In such cases the periodical payments made by the hirer should for tax purposes be regarded as made up of :- (i) consideration for hire, to be allowed as a deduction in the assessment, and (ii) payment on account of purchase, to be treated as capital outlay, depreciation being allowed to the lessee on the initial value (i.e.the amount for which the hired subject would have been sold for cash at the date of agreement).” He then drew our attention to an instruction bearing No.1097 dated 19th September, 1977 by which it was clarified that the circular dated 23rd March, 1943 was in existence and operative.
He also drew our attention to the circular issued by the CBDT bearing No.1425 dated 16th November, 1981 by which the Income Tax Officers were instructed that the hire charges cannot be treated as interest within the meaning of section 2(28A).To be precise, the circular reads as follows:“ I n a hire-purchase contract the owner delivers goods to another person upon terms on which the hirer is to hire them on a fixed periodical rental.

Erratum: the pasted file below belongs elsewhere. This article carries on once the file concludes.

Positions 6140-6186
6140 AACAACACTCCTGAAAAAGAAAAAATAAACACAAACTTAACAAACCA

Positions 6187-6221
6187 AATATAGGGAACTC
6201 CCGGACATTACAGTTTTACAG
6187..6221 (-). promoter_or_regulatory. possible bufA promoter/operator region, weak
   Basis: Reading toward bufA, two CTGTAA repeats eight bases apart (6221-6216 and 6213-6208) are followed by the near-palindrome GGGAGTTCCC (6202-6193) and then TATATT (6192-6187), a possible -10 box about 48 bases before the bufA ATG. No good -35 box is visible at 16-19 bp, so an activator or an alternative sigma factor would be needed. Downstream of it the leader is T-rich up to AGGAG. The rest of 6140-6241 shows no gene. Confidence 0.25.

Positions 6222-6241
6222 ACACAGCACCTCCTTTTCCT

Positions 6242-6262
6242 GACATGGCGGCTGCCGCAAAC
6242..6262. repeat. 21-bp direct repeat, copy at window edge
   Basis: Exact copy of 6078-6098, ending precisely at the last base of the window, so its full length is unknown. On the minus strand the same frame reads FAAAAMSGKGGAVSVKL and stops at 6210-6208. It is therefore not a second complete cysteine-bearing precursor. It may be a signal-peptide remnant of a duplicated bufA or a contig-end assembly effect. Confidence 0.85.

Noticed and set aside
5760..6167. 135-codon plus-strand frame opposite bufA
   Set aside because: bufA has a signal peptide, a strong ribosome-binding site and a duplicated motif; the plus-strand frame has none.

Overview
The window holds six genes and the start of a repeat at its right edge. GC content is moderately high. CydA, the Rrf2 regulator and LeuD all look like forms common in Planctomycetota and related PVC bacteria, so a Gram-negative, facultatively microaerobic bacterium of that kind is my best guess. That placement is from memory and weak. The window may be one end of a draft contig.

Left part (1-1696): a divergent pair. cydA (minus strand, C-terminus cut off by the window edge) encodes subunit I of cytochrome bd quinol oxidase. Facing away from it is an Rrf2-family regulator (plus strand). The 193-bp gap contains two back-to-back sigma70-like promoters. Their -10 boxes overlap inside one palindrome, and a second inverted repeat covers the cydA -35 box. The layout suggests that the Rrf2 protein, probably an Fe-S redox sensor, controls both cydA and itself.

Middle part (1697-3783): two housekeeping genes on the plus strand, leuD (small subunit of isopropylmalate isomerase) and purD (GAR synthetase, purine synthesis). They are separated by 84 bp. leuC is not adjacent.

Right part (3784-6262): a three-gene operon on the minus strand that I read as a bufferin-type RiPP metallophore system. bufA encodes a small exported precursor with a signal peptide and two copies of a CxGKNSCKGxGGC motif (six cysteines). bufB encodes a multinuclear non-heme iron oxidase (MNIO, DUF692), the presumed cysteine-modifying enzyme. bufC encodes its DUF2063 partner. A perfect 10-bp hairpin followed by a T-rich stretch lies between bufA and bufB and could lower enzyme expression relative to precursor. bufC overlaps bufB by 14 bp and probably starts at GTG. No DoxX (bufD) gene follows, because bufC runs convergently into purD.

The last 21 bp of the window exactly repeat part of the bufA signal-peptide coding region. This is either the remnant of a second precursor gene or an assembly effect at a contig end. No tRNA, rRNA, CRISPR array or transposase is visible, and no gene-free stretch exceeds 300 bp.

The hirer has also the option of purchasing the goods by paying the total amount of agreed hire at any time or of returning the same before the total amount is paid.
It may be pointed out that part of the amount of the hirepurchase price is towards the hire and part towards the payment of price.
The agreed amount payable by the hirer in periodical installments cannot, therefore, be characterised as interest payable in any manner with the meaning of section 2(28A) of the Income-tax Act, as it is not in respect of any money borrowed or debt incurred.
In this view of the matter, it is clarified that the provisions of section 194A of the Income-tax Act are not attracted in these transactions.” He also drew our attention to a CBDT Circular dated 13th January, 1998 bearing Circular No.760 wherein it is provided as follows: “2.
The Board have since considered the issue and are advised that in the case of transactions which are, in substance, in the nature of hire-purchase, the receipts of hire charges would not be in the nature of interest.